Sleep loss impairs cognitive function, immunological responses and general well-being in humans. However, sleep requirements in mammals and birds vary dramatically. In circumpolar regions with continuous summer light, daily sleep duration is reduced, particularly in breeding birds. The effect of an anti-narcolepsy drug (modafinil) to putatively extend wakefulness was examined in two species of closely related arctic-breeding passerine birds: Lapland longspurs (Calcarius lapponicus) and snow buntings (Plectrophenax nivalis). Free-living adult males were implanted during the nestling phase on day 4 (D4; 4 days post-hatching) with osmotic pumps containing either vehicle or modafinil to extend the active period for 72 h. Nestlings were weighed on D2 and D7 to measure growth rates. Additionally, focal observations were conducted on D6. Male longspurs receiving modafinil made fewer feeding visits and spent less time at the nest but tended to spend more time near the nest than controls. We observed no change in longspur nestling growth rates, but fledging occurred significantly later when males received modafinil, suggesting a fitness cost. In contrast, modafinil had no measurable impact on male or female snow bunting behavior, nestling growth rates or time to fledging. We suggest male longspurs compromise and maintain vigilance at their nests in lieu of sleeping because of the increased predation risk that is characteristic of their tundra nesting habitat. Snow buntings are cavity nesters, and their nests do not require the same vigilance, allowing males to presumably rest following provisioning. These life-history differences between species highlight the role of predation risk in mediating behavioral modifications to prolonged wakefulness in arctic-breeding songbirds.
The purpose of sleep is not fully understood but the benefits of a good night's rest are well established (Rolls et al., 2011). Sleep is typically associated with an overall reduction in responsiveness, motor activity and metabolism (Siegel, 2009; Lesku and Rattenborg, 2014), and a lack of sleep can have serious cognitive and physiological consequences in humans (Goel et al., 2009). In contrast, the amount of sleep per night required by many birds and mammals is quite variable (Campbell and Tobler, 1984; Lima et al., 2005; Siegel, 2009). While most animals studied to date require sleep or sleep-like behavior, certain mammals may sleep for only a few hours per night (e.g. giraffes, elephants), whereas some bat species sleep for more than 20 h (Siegel, 2009). Many species of birds also differ in their sleep requirements, which may change during breeding and migration (Rattenborg et al., 2004; Lima et al., 2005; Fuchs et al., 2006; Jones et al., 2010).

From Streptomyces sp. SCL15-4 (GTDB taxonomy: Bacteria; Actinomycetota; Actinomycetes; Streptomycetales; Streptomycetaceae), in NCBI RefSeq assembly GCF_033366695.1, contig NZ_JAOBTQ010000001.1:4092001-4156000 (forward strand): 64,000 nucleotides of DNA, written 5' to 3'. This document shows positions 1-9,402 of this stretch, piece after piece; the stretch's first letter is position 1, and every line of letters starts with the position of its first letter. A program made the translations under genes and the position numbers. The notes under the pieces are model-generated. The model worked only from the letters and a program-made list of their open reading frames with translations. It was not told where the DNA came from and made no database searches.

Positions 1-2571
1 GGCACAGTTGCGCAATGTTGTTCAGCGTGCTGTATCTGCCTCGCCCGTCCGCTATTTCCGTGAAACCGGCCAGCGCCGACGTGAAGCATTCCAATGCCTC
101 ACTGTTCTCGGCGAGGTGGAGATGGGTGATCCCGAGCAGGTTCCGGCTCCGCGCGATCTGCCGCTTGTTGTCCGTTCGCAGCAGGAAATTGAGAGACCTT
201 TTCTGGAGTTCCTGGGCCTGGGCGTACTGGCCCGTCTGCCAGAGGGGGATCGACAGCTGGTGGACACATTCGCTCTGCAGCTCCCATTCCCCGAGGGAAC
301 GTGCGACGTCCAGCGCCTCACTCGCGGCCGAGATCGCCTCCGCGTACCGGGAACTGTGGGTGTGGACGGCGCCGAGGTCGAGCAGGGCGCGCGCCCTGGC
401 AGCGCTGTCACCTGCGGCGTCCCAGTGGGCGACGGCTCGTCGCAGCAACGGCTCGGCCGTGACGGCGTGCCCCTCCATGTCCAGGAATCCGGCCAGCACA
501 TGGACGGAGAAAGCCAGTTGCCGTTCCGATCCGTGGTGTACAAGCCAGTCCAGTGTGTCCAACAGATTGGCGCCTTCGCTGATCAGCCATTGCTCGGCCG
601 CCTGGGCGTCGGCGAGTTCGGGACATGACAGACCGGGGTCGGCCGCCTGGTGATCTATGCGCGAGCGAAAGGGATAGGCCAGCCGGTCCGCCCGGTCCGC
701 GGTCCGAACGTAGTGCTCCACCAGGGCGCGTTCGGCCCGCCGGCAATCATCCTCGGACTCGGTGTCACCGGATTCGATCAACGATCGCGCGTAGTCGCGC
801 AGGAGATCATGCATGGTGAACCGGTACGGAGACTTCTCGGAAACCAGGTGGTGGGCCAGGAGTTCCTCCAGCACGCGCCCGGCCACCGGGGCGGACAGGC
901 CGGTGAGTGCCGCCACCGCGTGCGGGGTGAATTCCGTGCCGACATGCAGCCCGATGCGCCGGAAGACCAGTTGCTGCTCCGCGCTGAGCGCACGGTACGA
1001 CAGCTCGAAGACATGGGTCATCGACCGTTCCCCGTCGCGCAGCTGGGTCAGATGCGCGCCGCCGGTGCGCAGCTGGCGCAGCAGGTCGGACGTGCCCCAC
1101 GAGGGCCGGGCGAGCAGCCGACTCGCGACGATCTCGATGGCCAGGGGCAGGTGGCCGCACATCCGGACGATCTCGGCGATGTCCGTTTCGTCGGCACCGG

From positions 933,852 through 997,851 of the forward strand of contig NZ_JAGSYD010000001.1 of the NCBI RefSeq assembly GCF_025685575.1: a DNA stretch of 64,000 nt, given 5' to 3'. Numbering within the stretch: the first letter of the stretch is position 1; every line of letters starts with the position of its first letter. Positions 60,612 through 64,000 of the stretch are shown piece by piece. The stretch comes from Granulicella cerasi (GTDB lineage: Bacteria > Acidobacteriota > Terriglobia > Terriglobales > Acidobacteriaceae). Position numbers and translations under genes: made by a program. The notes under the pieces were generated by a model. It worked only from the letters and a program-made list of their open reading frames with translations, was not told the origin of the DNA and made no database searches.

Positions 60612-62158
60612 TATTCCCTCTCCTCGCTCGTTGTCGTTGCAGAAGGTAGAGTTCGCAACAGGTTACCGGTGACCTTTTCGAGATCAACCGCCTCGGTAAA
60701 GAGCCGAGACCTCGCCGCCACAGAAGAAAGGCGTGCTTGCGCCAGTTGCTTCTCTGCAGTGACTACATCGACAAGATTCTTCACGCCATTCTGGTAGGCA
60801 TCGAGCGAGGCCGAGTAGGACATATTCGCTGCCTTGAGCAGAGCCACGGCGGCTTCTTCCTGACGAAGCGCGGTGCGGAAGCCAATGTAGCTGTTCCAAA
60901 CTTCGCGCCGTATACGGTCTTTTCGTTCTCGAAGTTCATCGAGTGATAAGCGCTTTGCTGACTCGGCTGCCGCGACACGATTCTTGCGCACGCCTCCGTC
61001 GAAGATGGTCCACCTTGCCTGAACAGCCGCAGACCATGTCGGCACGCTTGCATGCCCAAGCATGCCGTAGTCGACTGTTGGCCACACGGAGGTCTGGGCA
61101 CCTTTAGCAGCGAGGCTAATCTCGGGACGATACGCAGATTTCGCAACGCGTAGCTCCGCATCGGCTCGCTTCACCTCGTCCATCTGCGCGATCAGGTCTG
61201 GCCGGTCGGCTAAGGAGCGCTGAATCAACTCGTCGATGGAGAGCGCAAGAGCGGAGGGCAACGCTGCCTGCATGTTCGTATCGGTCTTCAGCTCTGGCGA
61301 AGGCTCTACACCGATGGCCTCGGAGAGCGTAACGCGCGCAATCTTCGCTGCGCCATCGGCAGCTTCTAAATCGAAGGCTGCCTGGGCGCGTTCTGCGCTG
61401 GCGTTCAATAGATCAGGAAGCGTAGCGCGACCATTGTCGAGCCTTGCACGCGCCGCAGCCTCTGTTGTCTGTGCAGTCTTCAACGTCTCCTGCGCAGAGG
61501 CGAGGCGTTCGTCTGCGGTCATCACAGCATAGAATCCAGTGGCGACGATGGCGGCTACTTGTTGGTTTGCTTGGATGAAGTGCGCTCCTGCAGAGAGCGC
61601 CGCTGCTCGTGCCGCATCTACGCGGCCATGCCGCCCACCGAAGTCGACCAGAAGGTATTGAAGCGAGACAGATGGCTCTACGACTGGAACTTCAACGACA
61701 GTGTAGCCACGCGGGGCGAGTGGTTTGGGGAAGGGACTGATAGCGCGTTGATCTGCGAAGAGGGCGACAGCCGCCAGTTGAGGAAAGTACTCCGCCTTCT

Trade-offs may occur as individuals modulate wakefulness while on alert to the presence of predators or conspecifics (Lima et al., 2005). Reproductive effort can challenge survivorship (Montgomerie and Weatherhead, 1988; Stearns, 1989; Santos and Nakagawa, 2012) and maintaining vigilance behavior, adequate feeding rates and brooding time may compromise sleep. In pink-footed geese (Anser brachyrhynchus), vigilance in parents is maintained through a head-up posture, proximity to other geese, and active defense of the brood at the expense of sleeping and reduced self-feeding time (John and Inglis, 1978). These behaviors are also apparent in tundra swans (Cygnus columbianus) (Earnst, 2002). Additionally, brooding female great tits (Parus major) infected with an ectoparasite allocate less time to sleeping than uninfected parents but maintain provisioning rates despite setting aside time for anti-parasite behavior (Christe et al., 1996). Clearly, sleep can be compromised while maintaining nestling health. However, in species that regularly undergo seasonal sleep loss, the amount of sleep required to preserve nestling care remains unknown.
At higher latitudes, extreme photoperiodicity surrounding the solstices creates seasons of constant day or constant night (i.e. the sun remains above and below the horizon, respectively). For birds that breed north of the Arctic Circle in summer, continuous illumination can allow for adaptive sleep patterns that many species use to their advantage. For example, pectoral sandpipers (Calidris melanotos) contrast long periods of activity with short periods of sleep (Lesku et al., 2012), a behavior that seems to offer a competitive reproductive advantage, with the most active males tending to sire the most offspring (Lesku et al., 2012). In addition, semipalmated sandpipers (Calidris pusilla) utilize several diel rhythms during the breeding season, which may also function to increase mating opportunities (Steiger et al., 2013). Furthermore, Lapland longspurs (Calcarius lapponicus) are typically quiescent between midnight and 04:00 h Alaska Daylight Time (AKDT) during the breeding season but will maintain territorial aggression throughout the 24 h period if challenged by another male (Ashley et al., 2013, 2014; Steiger et al., 2013). While it is clear that some species in arctic regions experience seasonal changes in sleep patterns, little work has investigated how parental care and reproductive success may be influenced by manipulation of these patterns.